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Experience and Perceptions of Changes in the Living Environment by Older People Losing Their Autonomy: A Qualitative Study in the Caribbean

Authors Chammem R, Domi S, Della Vecchia C, Gilbert T, Schott AM

Received 21 October 2020

Accepted for publication 23 December 2020

Published 22 February 2021 Volume 2021:14 Pages 743—756


Checked for plagiarism Yes

Review by Single anonymous peer review

Peer reviewer comments 2

Editor who approved publication: Professor Marco Carotenuto

Rita Chammem,1,2 Serge Domi,2 Claire Della Vecchia,1 Thomas Gilbert,1,3 Anne-Marie Schott1,3

1University of Claude Bernard Lyon 1, HESPER Laboratory, Lyon, EA 7425, France; 2CRIFONDO, Caribbean Renaissance Initiative, Département de Gérontologie, Martinique, France; 3Hospices Civils De Lyon, Pôle De Santé Publique, Public Health, Lyon, France

Correspondence: Rita Chammem
Laboratoire HESPER, Université Claude Bernard Lyon 1, Site Rockefeller, 8 Avenue Rockefeller, Lyon, 69008, France
Tel +33 676813256

Rationale: Although the literature recognizes the importance of older individuals’ subjective perceptions about their living environments, past studies on the subject have been primarily restricted to nursing home settings.
Objective: This study aimed to better understand the experiences, perceptions, coping mechanisms, and needs of older people living in Martinique who had to modify their living environment because of a decline of autonomy.
Design: Qualitative study using content analysis.
Methods: Semi-structured one-on-one interviews were conducted with older people living in three different types of environment i) at home with professional support, ii) in a foster care family, iii) in a nursing home. Interviews were conducted until data saturation was reached. A conventional content analysis approach was used.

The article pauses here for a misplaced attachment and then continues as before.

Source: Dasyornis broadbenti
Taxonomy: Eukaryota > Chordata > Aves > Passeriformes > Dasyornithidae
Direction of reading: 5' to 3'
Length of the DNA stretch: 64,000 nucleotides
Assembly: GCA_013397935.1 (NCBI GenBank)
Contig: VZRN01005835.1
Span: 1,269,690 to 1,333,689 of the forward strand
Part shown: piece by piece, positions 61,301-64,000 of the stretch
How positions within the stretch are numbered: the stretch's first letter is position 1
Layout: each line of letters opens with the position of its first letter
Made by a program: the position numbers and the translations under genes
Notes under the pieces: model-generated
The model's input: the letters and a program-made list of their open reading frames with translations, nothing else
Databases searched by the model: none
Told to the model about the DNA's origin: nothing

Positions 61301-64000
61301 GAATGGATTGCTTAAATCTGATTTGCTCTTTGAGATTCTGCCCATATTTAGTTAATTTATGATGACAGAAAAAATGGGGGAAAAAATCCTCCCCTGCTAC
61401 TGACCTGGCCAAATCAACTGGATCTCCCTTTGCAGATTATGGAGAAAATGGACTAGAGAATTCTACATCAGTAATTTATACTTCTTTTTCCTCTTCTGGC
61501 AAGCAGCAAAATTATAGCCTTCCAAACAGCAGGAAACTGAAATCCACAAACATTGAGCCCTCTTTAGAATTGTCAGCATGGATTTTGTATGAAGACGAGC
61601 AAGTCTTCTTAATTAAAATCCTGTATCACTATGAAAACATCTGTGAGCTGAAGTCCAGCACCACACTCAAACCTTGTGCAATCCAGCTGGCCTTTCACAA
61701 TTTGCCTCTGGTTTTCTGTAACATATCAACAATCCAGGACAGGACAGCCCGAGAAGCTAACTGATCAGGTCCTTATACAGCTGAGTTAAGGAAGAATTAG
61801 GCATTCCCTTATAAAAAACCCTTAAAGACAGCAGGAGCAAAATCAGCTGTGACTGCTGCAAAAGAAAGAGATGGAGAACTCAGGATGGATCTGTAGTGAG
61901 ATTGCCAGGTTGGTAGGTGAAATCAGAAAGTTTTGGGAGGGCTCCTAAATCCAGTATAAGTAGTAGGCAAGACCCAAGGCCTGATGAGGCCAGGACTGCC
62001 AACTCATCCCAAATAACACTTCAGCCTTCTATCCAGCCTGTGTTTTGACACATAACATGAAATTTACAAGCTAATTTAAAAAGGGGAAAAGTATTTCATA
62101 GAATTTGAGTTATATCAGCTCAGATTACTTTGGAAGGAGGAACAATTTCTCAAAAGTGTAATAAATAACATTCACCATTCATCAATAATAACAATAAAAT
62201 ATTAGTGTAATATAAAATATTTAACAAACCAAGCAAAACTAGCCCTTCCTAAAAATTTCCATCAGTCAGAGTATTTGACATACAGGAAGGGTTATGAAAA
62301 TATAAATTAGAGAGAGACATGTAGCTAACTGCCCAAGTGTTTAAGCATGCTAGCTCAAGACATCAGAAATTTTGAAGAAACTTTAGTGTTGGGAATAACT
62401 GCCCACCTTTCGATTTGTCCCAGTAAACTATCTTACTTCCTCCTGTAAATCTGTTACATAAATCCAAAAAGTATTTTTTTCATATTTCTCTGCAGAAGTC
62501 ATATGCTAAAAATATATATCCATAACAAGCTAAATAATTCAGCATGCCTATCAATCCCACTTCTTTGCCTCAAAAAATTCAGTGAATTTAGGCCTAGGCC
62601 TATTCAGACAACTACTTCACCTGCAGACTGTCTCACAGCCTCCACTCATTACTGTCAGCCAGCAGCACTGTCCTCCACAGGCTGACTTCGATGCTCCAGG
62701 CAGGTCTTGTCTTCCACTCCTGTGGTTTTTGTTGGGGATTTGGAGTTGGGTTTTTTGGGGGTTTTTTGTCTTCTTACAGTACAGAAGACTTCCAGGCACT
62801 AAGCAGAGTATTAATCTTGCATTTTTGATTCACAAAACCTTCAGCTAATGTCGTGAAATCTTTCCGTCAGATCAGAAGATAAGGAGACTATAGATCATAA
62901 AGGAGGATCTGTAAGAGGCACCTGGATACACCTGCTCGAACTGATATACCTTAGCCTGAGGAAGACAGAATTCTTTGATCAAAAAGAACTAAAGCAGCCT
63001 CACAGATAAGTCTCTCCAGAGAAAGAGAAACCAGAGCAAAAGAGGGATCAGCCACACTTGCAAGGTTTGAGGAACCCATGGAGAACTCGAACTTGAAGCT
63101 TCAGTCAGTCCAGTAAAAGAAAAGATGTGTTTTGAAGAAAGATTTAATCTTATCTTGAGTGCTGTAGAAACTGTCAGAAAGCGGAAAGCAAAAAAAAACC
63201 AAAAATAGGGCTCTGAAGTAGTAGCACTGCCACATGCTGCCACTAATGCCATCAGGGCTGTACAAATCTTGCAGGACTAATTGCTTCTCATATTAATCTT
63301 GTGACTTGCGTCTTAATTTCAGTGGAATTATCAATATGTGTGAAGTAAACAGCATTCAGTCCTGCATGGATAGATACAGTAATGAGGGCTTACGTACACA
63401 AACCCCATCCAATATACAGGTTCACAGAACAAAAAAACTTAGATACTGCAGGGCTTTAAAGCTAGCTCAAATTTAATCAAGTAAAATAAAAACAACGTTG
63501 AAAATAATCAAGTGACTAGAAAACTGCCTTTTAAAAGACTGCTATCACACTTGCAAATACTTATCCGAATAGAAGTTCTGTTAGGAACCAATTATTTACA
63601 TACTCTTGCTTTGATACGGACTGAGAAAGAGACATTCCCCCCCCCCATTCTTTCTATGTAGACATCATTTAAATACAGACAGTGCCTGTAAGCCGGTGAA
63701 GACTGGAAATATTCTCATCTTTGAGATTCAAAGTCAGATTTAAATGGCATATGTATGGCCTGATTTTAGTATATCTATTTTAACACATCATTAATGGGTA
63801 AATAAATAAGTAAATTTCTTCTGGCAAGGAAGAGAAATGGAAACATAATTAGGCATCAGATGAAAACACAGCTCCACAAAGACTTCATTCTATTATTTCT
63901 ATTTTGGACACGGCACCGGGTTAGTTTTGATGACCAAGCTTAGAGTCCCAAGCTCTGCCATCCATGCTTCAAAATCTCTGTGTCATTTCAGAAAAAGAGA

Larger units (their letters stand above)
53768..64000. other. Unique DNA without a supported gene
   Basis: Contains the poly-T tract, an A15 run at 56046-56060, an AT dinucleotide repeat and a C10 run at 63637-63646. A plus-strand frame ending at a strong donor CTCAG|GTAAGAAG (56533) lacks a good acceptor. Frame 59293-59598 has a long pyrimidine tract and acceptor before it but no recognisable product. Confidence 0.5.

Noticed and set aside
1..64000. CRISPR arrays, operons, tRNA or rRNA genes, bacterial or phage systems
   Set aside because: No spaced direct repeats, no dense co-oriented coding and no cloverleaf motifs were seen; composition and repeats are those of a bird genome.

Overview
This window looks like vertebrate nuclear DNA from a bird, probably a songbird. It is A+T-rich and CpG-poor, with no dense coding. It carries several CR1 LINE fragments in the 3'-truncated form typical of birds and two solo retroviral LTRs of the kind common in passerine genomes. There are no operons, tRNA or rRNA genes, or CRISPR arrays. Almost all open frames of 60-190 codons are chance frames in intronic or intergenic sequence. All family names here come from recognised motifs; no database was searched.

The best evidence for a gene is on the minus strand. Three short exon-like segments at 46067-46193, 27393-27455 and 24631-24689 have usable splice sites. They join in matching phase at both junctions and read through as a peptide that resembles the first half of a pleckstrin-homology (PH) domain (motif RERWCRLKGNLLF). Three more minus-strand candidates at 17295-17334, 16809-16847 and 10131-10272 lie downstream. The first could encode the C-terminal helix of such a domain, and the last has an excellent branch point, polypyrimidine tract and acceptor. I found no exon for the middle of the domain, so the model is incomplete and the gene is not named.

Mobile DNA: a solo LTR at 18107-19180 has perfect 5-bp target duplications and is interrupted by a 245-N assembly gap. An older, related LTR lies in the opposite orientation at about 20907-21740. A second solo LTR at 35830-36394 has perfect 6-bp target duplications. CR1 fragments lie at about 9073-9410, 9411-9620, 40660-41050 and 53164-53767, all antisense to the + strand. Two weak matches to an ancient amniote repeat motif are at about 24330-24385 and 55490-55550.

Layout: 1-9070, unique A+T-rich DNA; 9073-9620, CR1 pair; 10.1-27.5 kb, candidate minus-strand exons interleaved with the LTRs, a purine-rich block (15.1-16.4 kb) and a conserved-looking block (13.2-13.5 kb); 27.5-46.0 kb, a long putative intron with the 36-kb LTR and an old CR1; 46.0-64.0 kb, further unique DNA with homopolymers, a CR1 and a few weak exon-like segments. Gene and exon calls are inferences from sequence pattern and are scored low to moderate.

Results: Thirty-four participants were interviewed. Subjects perceived ageing as a factor leading to changes in their living environment. However, they did not spontaneously evoke their functional/structural impairments nor their activity limitations as if the change of living environment could reduce the perceived loss of autonomy by maintaining an acceptable participation. Participants mostly experienced change as both inevitable and as a relief as it took them out of isolation and domestic hardship. This reaction was somewhat facilitated by spiritual beliefs as the changes were interpreted as the will of spiritual forces. Family and social relationships appeared to be more important determinants of participants’ perception of changes in living environment than was health status. We found differences between the three groups regarding familial relationship, fear of death, acceptance of change, and unmet needs. Unmet needs were particularly expressed by those living in foster care. The concept of “feeling at home”, which emerged as essential for all participants, was lacking in foster care families.
Conclusion: Perceived autonomy, including not only functional/structural impairments, but also, social interactions, should be carefully considered when developing support services for older individuals.

Keywords: older people, nursing home, autonomy, quality of life, foster care family

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